Instead of one long incision, the endoscopic technique requires three to five one-inch incisions and is our technique of choice. To see the underlying muscles and tissues, we insert an endoscope (a wand with a small camera on the end) into one of the incisions. In another incision, we insert a different instrument to lift the skin and release the underlying muscles and tissues. Next the eyebrows are lifted and secured underneath the skin. We have incorporated the Endotine™ device (Coapt Systems) into our browlift procedures for added fixation (see below). Gauze and elastic bandages are then applied.
Transblepharoplasty Brow Lift
This technique involves placing a small absorbable device which holds tissue in place through a single upper eyelid incision while doing a standard upper eyelid lift. A transblepharoplasty brow lift also eliminates the frown lines between the eyebrows. The ENDOTINE transbleph is a revolutionary device that is placed underneath the brow and anchored directly to the underlying bone for secure brow elevation with minimal surgical manipulation of the tissues. Standard suture material can also be used to do the "lifting". Surgeons using the upper eyelid as access for a browlift can achieve the combined procedure of removing upper eyelid skin and repositioning of the brow in a single surgical session with a minimal amount of scarring.
By making a limited incision just behind the natural hairline in the area of the temple, the outer part of your eyebrows can be elevated. This technique is mainly intended for people with slight droopiness specifically on the outer aspects of their eyebrows but without a general overall lower position of their eyebrows.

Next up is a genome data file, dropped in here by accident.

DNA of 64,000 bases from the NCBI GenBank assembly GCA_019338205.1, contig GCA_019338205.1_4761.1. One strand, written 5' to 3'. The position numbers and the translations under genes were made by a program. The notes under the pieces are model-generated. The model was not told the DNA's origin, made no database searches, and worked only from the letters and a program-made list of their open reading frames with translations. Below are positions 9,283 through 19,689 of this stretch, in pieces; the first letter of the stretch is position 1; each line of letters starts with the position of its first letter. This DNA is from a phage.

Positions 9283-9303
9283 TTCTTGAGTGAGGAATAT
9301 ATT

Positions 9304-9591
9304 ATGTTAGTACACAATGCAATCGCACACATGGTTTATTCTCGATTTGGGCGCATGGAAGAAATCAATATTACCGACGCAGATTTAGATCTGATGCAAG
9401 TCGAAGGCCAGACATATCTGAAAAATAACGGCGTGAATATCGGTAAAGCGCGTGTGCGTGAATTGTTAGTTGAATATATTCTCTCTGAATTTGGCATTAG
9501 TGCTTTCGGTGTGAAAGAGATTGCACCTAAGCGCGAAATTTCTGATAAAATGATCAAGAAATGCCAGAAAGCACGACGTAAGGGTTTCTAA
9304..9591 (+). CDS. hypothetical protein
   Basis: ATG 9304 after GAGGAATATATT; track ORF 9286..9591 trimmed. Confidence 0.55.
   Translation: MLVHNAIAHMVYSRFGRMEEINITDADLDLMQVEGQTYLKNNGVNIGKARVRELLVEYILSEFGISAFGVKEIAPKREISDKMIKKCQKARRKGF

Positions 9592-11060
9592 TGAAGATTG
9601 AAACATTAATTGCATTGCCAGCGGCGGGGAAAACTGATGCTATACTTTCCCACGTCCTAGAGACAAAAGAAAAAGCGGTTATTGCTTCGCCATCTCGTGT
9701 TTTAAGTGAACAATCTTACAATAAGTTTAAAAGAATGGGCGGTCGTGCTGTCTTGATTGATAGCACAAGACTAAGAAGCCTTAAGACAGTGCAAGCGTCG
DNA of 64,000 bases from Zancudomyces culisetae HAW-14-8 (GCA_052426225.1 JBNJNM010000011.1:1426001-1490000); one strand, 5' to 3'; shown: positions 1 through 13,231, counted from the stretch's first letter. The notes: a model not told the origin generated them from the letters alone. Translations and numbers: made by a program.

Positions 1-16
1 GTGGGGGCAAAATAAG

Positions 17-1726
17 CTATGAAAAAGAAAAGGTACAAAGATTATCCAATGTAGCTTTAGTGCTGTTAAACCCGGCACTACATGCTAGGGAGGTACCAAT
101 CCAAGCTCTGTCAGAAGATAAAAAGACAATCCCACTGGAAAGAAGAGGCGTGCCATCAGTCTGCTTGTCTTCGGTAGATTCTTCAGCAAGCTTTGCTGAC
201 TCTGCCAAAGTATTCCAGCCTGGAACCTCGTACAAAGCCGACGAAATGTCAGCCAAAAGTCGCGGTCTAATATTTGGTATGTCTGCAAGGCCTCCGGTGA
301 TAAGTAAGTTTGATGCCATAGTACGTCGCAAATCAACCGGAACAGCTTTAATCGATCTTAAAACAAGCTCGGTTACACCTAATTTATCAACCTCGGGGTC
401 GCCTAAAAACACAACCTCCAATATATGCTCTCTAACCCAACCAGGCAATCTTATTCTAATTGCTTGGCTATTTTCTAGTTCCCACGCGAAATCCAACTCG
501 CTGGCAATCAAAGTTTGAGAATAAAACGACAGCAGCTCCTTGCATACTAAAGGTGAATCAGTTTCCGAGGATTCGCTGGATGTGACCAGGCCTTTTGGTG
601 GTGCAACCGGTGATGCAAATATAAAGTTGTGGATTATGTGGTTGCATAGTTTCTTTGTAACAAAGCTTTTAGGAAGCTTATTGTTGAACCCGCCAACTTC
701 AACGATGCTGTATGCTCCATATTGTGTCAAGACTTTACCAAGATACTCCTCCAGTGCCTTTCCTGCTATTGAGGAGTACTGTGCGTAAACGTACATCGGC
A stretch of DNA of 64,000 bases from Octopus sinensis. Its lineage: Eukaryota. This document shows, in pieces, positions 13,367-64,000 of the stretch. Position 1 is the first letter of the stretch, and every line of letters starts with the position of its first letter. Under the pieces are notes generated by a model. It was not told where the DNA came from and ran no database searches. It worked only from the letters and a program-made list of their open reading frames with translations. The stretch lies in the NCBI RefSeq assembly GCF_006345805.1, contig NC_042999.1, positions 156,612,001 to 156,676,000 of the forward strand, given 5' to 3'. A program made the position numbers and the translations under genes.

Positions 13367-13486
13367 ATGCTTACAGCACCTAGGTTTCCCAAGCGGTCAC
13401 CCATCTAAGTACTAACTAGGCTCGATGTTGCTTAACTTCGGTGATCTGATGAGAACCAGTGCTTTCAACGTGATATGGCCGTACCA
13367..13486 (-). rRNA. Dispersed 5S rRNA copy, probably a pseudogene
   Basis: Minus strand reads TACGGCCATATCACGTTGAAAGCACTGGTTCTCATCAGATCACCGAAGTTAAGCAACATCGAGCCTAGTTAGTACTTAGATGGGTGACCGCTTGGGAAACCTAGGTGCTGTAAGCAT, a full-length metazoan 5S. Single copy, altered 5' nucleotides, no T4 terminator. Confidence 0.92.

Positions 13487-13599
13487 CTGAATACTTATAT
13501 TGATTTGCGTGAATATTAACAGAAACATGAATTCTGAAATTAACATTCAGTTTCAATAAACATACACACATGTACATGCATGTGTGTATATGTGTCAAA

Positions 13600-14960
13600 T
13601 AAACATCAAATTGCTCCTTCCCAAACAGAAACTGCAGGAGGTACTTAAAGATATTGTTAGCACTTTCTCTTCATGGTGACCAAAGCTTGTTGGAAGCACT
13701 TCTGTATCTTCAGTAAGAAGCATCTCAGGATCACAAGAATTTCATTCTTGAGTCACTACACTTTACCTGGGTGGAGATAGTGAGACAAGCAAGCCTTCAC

What To Expect Afterwards
To reduce swelling, you will need to keep your head elevated. Bandages are removed within a few days and stitches or staples are removed within a week. Within a couple of days you can shower and shampoo your hair. Numbness, tightness of the forehead and temporary pulling around the stitch line are common. Your cheeks and eyes may also swell and bruise, but these effects should resolve within a week or so. While the hair around your scar may thin, hair growth should resume within a few weeks or months. Most people are up and about in a few days, but you should rest for at least the first week after surgery. Rigorous physical activity should be avoided for several weeks. Most of the visible signs of surgery should fade within the first three weeks.
What Are The Risks?
There is a possibility that the nerves that control eyebrow movement may be injured on one or both sides, which may result in an inability to raise the eyebrows or wrinkle the forehead. This is usually a temporary condition, but may be long term or permanent in rare cases. You may have a loss of sensation along or just beyond the incision line is common, especially with the coronal type of brow lift. Scalp numbness is usually temporary and usually resolves in six months, but may be permanent in some people. Another possible adverse consequence is the formation of a widened scar after the coronal type lift, which may require another surgical procedure to create a new, thinner scar. You may also experience hair loss or thinning hair in the vicinity of the scar. Brow asymmetry is common in many people and, despite all efforts, may remain after surgery.